I do, however, agree that data dump is exactly what is not needed.

  4. Per Sandvik

    Sometimes you have to learn how to deal with unpredictable situations or problem solving. In such situations you will need theory mixed with experience. You can’t train performance when you don’t know what type of performance is needed.

    1. Stein-Erik Sandvik

      I totally disagree !

  5. Martin Cohen, MD

    I want to thank Jill, Guy, Holly, Kevin and Per for their very thoughtful comments regarding my presentation and comments made by others. I will now address those comments:
    The Need for Theory
    I absolutely agree that theory has its place and I didn’t mean to be completely dismissive. In fact, I absolutely believe that people in general do far better when they understand the rationale (theory) for why they are expected to do what they are expected to do. It not only provides motivation, but it also creates context and a proper narrative. Furthermore, when people are treated with the dignity of an explanation regarding expected actions, at least some resistance to change is diminished.
    However, based upon my business experience and my psychiatric practice, the ratio between rationale/theory vs. focused and deliberate practice and rehearsal to build competency is extremely unbalanced. In fact, this ratio should probably be reversed. Based upon some of the comments made, it seems that there is an inordinate data dump of info/theory and a relatively minimal level of the kind of practice necessary to build neural circuits. Think of the ratio between theory and practice in master athletes, musicians, surgeons, and fighter pilots (who literally beg to get onto flight simulators). In this regard, although Picasso did learn theory, his ability to master classical painting techniques (as evidenced prior to his cubist and abstract work) was not primarily based on theory, but upon untold hours of practice. He first mastered the ability to reproduce what was done by others before being able to progress into his unique creativity (although I am sure that he was probably experimenting with creativity early on).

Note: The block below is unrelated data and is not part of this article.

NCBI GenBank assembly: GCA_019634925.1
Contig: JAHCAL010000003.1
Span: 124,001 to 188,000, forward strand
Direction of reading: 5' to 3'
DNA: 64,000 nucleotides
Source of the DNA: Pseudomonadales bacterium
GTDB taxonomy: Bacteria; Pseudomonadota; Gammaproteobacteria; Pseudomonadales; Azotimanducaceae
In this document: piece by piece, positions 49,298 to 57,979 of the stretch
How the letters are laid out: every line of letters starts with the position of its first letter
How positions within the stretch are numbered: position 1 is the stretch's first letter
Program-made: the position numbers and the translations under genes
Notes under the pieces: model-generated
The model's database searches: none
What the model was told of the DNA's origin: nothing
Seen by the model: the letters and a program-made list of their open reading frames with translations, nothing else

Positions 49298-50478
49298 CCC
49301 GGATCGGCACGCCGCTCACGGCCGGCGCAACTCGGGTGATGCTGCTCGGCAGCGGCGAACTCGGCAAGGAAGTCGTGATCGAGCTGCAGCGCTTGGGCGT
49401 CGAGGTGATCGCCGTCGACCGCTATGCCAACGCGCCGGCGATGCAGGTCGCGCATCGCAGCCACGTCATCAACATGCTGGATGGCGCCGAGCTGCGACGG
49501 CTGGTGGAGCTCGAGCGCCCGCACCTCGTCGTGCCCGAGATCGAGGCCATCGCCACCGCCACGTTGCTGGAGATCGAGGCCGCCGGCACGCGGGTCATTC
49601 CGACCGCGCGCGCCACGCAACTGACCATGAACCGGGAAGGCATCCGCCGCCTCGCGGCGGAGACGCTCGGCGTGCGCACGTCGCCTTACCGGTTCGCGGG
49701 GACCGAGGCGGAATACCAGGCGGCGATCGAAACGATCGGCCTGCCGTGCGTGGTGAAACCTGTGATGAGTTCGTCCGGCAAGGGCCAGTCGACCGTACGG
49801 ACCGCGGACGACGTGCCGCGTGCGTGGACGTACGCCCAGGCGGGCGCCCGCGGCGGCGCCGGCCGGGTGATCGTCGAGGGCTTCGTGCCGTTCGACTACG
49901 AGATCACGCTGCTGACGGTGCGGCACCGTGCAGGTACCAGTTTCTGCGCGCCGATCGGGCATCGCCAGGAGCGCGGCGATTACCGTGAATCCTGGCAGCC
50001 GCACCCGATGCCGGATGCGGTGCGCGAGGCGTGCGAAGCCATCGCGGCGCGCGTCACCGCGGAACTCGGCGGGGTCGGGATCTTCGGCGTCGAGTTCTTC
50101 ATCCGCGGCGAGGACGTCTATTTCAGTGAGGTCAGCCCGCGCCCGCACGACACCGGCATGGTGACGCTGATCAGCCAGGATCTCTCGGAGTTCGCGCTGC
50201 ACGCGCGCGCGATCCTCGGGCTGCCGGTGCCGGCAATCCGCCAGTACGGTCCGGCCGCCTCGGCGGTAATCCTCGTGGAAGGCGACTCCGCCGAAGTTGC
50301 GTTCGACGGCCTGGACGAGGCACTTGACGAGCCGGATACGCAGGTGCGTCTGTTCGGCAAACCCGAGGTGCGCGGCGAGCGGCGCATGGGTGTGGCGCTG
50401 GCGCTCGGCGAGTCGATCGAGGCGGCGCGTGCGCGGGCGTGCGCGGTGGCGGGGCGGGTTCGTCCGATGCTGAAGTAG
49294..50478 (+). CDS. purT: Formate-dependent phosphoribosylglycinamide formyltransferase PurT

Additional evidence for why theory in and of itself will not usually produce necessary change can be found in the disappointing outcomes of insight oriented therapy vs. the promise of this form of therapy. Insight oriented therapy has not worked very well in situations where behavioral changes are necessary (substance abuse, weight loss, inappropriate interpersonal behaviors, etc.). This is because mere insight into the origins of existing baseline behaviors is rarely enough by itself to change behaviors, let alone sustain those behavioral changes. Again, rehearsal of both thought patterns and physical behaviors is necessary to achieve change.
    I have also noticed that people develop an increased flexibility once they have a sense of competency based upon mastering the implementation of fundamentals. This process of mastering fundamentals requires practice and rehearsal and not just once or twice in a training class, but on a continuous basis, as is the case in sports, music, etc.
    Creativity, Thinking at a Higher Level and Problem Solving
    Not everyone is naturally creative, thinks at a higher level or is a great problem solver. However, when individuals have mastered fundamentals, it is more likely that they will produce functional creativity vs. futile creativity. An architect who is not grounded in fundamentals may create a beautiful design that unfortunately collapses. Furthermore, although many enterprises want to make their employees more creative, it is important for this not to be thought of as a panacea. If every soldier decides to be creative vs. able to brilliantly execute, the death toll would rise dramatically in military operations. This is not to say that creativity is not important, but every employee in an organization should not be expected to be equally creative since different jobs will by necessity require different levels of creativity.